Keith Bortoluzzi partnered with Olivier de Saint Louvent to create Power-user, an add-in for PowerPoint. They are both strategy consultants, who work on a daily basis using PowerPoint. They understand how important it is to make an impact on clients and managers, but also how time-consuming it can be. This is why they developed features to help users create visually attractive presentations while saving time on formatting tasks. In this conversation, Keith discusses Power-user, an add-in for PowerPoint.
Have you tried to draw a line or a circle with just holding a pencil or marker in your hand? You’ll end up with a shape that may fail you in a geometry test but it still looks human, personal, and different -- just like these organic shapes.
PowerPoint's Gridlines help you position your slide objects more precisely. Along with Rulers and Guides, Gridlines let you position and snap slide objects in place so that you can easily line a set of slide objects uniformly. We will learn more about how you can work effectively with gridlines in this tutorial.
These "sticky tape" graphics have a textured look and are already placed in PowerPoint slides – just copy them and paste within your slides to create a look that makes a picture, shape, or anything else appear as if it has been stuck on a surface, board, or wall with the tape! These ready-made sticky tape segments are already within PowerPoint slides -- and have been provided in 10 different colors – and all colors have various transparency variations.
Like Gridlines, Guides also allow you to position and snap your slide objects in place. For most professional slide designers, creating slides without guides would be very worrisome! When guides are enabled for the first time within PowerPoint, you can just see two guides by default. These guides are two dotted lines, one horizontal and the other vertical. They span to intersect exactly at the center of the slide.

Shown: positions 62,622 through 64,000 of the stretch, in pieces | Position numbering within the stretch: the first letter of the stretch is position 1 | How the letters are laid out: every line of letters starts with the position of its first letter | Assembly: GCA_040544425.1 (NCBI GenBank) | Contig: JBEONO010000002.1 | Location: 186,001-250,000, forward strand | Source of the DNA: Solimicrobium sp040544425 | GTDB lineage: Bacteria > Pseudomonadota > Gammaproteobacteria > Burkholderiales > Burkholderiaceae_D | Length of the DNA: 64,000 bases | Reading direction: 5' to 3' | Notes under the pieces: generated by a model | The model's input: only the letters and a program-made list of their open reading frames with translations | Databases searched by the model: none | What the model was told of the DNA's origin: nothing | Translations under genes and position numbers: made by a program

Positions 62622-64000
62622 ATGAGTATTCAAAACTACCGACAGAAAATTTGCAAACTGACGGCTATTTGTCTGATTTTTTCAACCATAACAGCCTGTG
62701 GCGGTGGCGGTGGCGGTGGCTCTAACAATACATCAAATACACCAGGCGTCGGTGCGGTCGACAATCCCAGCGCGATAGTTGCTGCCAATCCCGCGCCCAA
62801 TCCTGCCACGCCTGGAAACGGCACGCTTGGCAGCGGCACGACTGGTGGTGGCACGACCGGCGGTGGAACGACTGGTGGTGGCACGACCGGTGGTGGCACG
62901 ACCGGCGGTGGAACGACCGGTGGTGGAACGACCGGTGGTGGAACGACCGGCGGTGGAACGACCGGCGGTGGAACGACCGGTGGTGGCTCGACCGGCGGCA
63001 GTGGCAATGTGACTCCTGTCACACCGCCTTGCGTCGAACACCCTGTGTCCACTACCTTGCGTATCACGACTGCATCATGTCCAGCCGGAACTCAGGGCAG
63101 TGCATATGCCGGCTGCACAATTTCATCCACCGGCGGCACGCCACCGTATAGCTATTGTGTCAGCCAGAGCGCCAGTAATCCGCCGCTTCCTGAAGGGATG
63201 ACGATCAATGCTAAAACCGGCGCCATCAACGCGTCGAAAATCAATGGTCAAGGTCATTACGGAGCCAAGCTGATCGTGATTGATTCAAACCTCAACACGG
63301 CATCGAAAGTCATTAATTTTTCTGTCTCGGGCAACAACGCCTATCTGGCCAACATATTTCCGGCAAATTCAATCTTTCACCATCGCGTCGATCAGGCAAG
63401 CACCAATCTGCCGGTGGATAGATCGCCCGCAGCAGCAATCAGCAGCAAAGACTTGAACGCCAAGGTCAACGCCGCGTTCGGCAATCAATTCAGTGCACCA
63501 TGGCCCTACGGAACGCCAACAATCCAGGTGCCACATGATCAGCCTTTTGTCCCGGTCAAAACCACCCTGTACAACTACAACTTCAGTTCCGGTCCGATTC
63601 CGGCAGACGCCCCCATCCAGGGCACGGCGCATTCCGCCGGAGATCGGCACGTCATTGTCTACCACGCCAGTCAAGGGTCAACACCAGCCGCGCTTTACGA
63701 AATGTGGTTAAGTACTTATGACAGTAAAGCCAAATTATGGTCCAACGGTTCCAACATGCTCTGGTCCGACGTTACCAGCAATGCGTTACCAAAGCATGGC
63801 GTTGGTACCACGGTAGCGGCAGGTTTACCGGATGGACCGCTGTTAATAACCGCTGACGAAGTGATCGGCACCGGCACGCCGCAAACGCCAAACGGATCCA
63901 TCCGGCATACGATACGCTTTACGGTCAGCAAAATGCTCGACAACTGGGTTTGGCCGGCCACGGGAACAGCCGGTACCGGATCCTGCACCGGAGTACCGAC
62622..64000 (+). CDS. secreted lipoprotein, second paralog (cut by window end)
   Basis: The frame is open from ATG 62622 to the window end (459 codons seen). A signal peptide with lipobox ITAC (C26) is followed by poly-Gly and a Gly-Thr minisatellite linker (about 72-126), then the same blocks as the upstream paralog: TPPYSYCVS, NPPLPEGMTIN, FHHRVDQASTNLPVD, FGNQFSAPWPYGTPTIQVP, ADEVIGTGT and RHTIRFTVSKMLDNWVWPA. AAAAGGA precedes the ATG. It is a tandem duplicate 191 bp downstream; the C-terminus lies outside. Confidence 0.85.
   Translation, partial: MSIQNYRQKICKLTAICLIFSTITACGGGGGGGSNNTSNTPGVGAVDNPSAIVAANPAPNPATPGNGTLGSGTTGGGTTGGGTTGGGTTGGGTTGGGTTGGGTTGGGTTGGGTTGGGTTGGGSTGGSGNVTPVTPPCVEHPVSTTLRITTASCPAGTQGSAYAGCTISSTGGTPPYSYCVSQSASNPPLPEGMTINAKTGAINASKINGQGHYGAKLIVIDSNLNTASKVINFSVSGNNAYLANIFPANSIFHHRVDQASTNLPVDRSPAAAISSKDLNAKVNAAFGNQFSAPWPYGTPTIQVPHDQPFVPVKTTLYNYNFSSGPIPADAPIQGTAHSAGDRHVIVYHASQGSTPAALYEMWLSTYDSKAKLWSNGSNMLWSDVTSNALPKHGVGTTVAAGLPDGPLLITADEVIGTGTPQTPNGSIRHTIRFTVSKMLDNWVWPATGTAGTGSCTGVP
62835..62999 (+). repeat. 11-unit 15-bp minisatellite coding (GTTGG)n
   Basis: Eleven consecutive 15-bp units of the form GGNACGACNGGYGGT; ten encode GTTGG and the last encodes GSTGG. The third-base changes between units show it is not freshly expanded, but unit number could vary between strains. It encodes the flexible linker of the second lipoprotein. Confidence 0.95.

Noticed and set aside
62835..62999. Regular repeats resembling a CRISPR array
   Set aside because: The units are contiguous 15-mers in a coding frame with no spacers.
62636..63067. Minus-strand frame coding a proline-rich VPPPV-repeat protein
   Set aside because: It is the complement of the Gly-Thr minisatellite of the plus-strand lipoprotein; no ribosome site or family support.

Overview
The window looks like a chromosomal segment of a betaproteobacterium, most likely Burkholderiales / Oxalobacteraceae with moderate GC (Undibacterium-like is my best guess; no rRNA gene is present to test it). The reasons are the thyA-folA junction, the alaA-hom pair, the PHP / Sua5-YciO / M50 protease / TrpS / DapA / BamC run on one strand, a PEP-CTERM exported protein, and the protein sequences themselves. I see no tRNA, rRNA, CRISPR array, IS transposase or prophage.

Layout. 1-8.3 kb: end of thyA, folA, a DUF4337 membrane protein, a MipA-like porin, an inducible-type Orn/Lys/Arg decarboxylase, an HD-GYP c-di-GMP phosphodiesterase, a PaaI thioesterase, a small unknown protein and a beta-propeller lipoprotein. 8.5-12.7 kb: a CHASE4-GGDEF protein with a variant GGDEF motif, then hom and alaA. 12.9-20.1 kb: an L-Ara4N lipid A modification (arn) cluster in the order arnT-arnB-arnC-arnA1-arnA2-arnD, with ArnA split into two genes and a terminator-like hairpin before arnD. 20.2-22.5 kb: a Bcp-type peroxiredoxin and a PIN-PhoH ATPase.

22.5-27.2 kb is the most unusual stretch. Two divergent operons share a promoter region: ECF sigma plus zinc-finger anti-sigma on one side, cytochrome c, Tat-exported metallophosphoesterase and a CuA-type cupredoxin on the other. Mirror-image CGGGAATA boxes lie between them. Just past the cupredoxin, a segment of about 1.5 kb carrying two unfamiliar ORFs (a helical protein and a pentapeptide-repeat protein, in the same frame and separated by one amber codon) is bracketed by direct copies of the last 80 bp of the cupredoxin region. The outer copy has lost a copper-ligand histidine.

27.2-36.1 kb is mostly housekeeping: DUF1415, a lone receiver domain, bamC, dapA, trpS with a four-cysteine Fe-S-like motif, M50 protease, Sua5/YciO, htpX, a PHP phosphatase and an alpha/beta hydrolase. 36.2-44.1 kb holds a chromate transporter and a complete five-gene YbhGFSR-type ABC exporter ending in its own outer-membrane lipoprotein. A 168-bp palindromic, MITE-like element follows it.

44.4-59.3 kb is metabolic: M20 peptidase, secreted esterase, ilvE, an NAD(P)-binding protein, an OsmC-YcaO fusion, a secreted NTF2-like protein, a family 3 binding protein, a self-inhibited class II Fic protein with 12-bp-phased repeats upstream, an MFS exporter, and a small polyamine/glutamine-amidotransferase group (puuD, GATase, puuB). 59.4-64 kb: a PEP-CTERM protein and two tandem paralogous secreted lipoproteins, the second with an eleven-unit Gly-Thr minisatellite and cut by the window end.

When working with multiple slide objects, you should have a visual cue about where you are placing slide objects. You can get exact coordinates of your slide objects using the positioning options in PowerPoint -- but most of the time, you just need an approximate idea of where your objects are placed -- and this can be easily obtained by using the Rulers option available in PowerPoint. By default, the Rulers may not be visible, but when made visible -- they are located on the top and left parts of the active slide.
We bring you an exclusive conversation with Kurt Dupont, who discusses his Dynamic WEATHER add-in for PowerPoint. We also look at AKVIS Neon, a new Photoshop plug-in that converts your pictures into glowing lines. We explore interface options in the new PowerPoint 2016. This week we look at the Slide Area, Task Panes, Slides Pane, Normal View, and then Presenter View. Finally, don't miss the new discussions and templates of this week!
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